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Group.png UN/SC   WebsiteRdf-entity.pngRdf-icon.png
UN Gaddafi.jpg
Parent organizationUN
LeaderPresident of the United Nations Security Council
Subgroups• United Nations/Security Council/Counter-Terrorism Committee
• United Nations/Security Council/Counter-Terrorism Committee Executive Directorate
SubpageUN/SC/Counter-Terrorism Committee
UN/SC/Resolution 2593
UN/SC/Resolution 435
UN/SC/Resolution 573
UN/SC/Resolutions Critical of Israel
Membership• China
• France
• Russia
• UK
In addition to the permanent members above (who have veto powers), there is a rotating membership of 10 more who don't.

The United Nations Security Council (UNSC) is one of the six principal organs of the United Nations and is charged with the maintenance of international peace and security, accepting new members to the United Nations and approving any changes to the United Nations Charter. It has 5 permanent members (Russia, UK, France, China, USA) and 10 members rotate on an annual basis with all full members of the UN eligible to serve.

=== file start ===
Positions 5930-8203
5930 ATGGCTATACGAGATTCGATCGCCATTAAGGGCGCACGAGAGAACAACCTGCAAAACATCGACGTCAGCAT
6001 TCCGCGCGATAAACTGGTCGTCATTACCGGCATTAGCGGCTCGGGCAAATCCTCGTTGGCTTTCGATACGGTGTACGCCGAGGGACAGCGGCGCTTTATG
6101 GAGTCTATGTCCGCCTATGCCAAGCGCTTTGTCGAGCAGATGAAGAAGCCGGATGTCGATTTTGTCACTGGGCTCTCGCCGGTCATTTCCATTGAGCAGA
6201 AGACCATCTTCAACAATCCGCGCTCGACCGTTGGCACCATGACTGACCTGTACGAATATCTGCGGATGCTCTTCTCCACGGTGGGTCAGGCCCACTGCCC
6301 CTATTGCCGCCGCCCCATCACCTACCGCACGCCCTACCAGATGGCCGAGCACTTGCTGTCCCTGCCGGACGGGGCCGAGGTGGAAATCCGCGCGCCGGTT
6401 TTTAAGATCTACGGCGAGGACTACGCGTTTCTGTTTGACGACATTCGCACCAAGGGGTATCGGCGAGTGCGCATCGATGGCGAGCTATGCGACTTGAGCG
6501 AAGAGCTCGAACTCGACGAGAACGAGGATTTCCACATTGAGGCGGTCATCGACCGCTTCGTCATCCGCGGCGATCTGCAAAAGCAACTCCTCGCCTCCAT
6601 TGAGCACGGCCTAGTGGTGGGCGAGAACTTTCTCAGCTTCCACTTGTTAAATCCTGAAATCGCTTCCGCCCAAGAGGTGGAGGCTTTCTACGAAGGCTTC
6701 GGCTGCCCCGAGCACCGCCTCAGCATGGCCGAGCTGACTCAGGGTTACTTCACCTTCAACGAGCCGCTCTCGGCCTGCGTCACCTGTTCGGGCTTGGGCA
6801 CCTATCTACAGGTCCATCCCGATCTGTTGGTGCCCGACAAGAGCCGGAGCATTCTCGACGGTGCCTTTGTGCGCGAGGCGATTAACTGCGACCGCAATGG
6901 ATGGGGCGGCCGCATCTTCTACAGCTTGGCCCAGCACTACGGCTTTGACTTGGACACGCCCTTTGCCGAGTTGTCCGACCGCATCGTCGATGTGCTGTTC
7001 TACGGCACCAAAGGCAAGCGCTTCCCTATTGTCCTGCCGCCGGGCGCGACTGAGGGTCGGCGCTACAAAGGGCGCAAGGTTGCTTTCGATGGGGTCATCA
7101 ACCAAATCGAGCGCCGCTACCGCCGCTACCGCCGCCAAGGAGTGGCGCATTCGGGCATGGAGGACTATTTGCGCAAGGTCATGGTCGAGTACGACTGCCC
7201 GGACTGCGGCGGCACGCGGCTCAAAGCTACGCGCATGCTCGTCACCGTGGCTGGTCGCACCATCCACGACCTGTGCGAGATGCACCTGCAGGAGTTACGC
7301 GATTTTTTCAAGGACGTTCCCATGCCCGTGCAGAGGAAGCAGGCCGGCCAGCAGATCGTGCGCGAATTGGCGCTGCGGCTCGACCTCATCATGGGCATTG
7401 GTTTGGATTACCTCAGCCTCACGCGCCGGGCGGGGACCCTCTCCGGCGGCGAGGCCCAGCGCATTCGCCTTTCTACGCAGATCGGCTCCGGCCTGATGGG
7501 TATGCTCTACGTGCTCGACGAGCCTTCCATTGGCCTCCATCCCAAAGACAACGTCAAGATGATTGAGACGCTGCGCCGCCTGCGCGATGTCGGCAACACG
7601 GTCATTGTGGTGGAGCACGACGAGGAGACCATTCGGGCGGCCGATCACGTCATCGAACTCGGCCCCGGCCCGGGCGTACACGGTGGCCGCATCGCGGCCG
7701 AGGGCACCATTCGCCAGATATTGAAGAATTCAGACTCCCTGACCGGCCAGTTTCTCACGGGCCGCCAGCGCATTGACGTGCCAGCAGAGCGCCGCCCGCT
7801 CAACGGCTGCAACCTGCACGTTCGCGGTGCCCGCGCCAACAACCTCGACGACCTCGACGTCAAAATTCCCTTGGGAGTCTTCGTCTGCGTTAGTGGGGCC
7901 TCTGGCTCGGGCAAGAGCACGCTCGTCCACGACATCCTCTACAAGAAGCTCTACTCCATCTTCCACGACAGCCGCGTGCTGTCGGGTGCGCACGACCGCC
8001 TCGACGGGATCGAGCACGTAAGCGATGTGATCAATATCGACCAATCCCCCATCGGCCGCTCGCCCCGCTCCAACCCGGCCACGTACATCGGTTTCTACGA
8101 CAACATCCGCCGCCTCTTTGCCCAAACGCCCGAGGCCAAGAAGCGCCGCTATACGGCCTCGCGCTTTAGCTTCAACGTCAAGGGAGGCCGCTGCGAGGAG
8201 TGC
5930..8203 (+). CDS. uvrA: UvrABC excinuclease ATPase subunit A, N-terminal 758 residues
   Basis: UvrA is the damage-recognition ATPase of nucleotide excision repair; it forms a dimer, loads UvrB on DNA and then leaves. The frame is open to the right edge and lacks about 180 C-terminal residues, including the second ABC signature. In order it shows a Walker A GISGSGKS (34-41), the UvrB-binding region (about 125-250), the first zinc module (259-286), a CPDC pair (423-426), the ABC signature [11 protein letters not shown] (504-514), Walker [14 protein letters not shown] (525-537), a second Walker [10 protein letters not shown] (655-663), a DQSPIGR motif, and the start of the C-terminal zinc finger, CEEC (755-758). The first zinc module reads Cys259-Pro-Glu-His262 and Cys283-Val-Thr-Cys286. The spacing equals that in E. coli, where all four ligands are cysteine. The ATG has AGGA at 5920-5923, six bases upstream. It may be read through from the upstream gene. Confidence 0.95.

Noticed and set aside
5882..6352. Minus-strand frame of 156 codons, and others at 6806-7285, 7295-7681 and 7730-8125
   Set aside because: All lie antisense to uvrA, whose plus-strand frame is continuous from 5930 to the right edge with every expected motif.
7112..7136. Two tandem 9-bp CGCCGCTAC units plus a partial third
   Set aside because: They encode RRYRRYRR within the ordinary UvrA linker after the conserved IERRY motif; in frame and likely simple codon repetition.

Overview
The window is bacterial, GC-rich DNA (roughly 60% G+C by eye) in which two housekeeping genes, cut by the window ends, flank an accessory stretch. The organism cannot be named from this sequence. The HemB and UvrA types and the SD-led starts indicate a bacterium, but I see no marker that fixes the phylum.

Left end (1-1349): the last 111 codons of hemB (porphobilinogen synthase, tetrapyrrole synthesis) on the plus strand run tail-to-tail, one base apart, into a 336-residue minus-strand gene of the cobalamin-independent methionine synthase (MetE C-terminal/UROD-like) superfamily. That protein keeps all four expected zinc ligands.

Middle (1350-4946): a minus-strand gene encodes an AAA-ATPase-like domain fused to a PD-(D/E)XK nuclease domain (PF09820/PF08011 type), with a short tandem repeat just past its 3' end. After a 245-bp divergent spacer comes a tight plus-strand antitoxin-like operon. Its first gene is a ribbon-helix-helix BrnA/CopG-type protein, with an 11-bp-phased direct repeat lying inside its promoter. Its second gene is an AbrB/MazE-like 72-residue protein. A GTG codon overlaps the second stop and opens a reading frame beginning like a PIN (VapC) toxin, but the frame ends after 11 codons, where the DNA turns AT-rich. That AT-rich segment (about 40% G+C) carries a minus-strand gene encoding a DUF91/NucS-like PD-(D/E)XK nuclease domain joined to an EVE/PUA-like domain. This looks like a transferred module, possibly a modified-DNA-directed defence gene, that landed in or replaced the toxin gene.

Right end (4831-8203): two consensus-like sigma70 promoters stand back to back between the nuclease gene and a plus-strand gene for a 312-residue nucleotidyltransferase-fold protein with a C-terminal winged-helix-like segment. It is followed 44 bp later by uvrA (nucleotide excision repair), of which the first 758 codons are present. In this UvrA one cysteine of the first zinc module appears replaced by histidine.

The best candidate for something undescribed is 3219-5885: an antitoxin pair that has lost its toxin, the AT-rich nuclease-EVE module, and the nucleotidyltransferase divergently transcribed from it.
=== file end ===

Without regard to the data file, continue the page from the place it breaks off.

Powers of the UN Security Council include the establishment of peacekeeping operations, the imposition of international sanctions, and the authorisation of military action through Security Council resolutions; it is the only UN body with the authority to issue binding resolutions to member states. The UNSC held its first session on 17 January 1946.


The five permanent members (P5) have the power of veto over the adoption of proposed substantive resolutions. The veto was used extensively by the Soviet Union from 1946 up to 1970, then in the 1980s and 1990s extensively by USA (often to prevent Israel from censure). More recently Russia – which replaced the Soviet Union in 1991 – and China – which became a P5 member in 1971 – tend to deploy their vetoes the most:

UNSC vetoes.png

Arms Production

The 5 permanent UN Security Council members were all in the top 6 nations worldwide as regards arms export from 2012-2016.[1]


Related Documents

TitleTypePublication dateAuthor(s)Description
Document:Hunger As A Weaponarticle17 February 2014Franklin LambOn the US's exploitation at the UN Security Council of humanitarian suffering in Syria to cynically further its policy aims.
Document:Libya: Fine, but why Britainarticle20 March 2011Brian BarderDavid Cameron seemingly Gung Ho on toppling the Libyan leader, Muammar Gaddafi, while Barack Obama takes a back seat
File:Henderson-Testimony-UN.pdfTranscript10 February 2020Ian Henderson (OPCW)Transcript of the testimony of ex-OPCW inspector Ian Henderson before the UNSC on 20 January 2020 about the alleged chemical weapons attack in Douma, Syria on 18 April 2018, and the subsequent OPCW report about it.